The Hyde, a new bar in Chicago’s Hyde Park neighborhood, has been making headlines for its “House Rules” sign that reads, in part: “No Cubs Fans,” and “No Trump Supporters.” I used to live off the CTA’s Addison stop, right outside Wrigley Field, where drunk Cubs fans ruined many an afternoon commute for me, and I still don’t believe that an entire team’s fan base needs to be explicitly banned from your establishment. But would you believe those two rules are not even the worst of it? The entire sign—16 rules in all—is hardly a hospitable document.
I know some may read this sign as tongue-in-cheek, but the humor doesn’t land for me. Couldn’t the bar be funny with less exclusionary rules, like “no ketchup on hot dogs,” or something equally trivial? But no, other choice rules include: “If you can’t taste the Alcohol, DONT ORDER EVERYTHING WITH CRANBERRY JUICE,” “No shoes, no teeth, no service,” and the charming rule #12: “We are always right.”
The Hyde defends itself in the Instagram caption: “There’s no room for negative people in our house. If you don’t understand the industry and are ignorant to the humor in this then do us a favor and hit that unfollow button. We don’t want you to rub your negative vibes on us.” The industry line is interesting, because if this sign hung in the back of the bar where only staff saw it, I doubt it would ruffle too many feathers. Har har, aren’t Cubs fans the worst? What about those lightweights who always order cranberry vodkas? But the bar put these on display for the public, shaming potential customers before they even get in the door. That’s not hospitality.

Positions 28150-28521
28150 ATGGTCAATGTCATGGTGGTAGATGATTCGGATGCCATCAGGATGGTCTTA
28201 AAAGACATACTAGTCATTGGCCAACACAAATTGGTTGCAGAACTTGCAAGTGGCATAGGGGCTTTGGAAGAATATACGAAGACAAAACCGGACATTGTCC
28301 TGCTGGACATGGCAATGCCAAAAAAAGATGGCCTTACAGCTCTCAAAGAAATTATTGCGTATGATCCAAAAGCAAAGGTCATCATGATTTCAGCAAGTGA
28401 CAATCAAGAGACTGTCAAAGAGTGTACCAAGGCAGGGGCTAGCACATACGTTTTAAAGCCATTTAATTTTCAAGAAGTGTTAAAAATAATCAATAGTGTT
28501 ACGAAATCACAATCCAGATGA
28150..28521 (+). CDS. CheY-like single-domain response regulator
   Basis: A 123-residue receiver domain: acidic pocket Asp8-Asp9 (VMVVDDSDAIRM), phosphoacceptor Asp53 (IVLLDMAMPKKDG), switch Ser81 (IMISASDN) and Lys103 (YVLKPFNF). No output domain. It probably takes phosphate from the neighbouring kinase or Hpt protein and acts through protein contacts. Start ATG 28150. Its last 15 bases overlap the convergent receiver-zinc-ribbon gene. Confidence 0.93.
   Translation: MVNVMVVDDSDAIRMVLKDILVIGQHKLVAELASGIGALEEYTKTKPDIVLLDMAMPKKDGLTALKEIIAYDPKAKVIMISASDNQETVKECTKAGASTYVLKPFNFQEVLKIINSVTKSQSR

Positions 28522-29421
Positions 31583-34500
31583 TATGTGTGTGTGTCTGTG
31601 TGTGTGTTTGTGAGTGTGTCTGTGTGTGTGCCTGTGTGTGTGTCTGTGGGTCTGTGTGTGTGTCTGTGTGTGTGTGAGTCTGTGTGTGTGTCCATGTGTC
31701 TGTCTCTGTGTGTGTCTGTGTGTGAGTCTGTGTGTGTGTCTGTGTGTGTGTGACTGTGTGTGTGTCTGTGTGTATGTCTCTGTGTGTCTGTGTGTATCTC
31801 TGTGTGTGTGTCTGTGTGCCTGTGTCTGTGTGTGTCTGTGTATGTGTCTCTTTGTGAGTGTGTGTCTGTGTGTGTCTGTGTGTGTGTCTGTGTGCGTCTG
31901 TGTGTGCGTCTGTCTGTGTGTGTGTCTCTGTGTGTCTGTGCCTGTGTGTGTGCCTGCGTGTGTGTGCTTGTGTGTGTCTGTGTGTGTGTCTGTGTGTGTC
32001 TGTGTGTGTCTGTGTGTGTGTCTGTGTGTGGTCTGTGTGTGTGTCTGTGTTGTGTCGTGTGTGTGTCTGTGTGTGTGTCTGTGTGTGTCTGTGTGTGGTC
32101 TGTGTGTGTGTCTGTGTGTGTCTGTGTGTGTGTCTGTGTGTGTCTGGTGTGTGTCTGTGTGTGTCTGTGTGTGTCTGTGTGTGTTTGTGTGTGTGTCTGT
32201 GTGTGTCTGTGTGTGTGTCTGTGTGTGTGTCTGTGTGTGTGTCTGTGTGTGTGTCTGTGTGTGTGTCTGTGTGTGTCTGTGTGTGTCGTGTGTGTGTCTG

The owner of The Hyde also runs a barbecue/soul-food chain called PorkChop, where The Takeout editor Kevin Pang witnessed an eyebrow-raising promotional stunt a few years ago. He and his wife were walking in Chicago’s West Loop, where PorkChop was opening a new location. To draw attention to the grand opening, the restaurant had placed a caged, live piglet outside its doors. On that 90 degree summer day, the baby pig—an animal that doesn’t regulate temperature well—appeared to be nearly roasting in the sun. The pair considered whether they should have called animal welfare.
The two incidents are only related in that they demonstrate The Hyde’s management has a taste for over-the-top, provocative marketing. Owners had to know the bar’s House Rules sign would draw attention, and now they’ve certainly got it.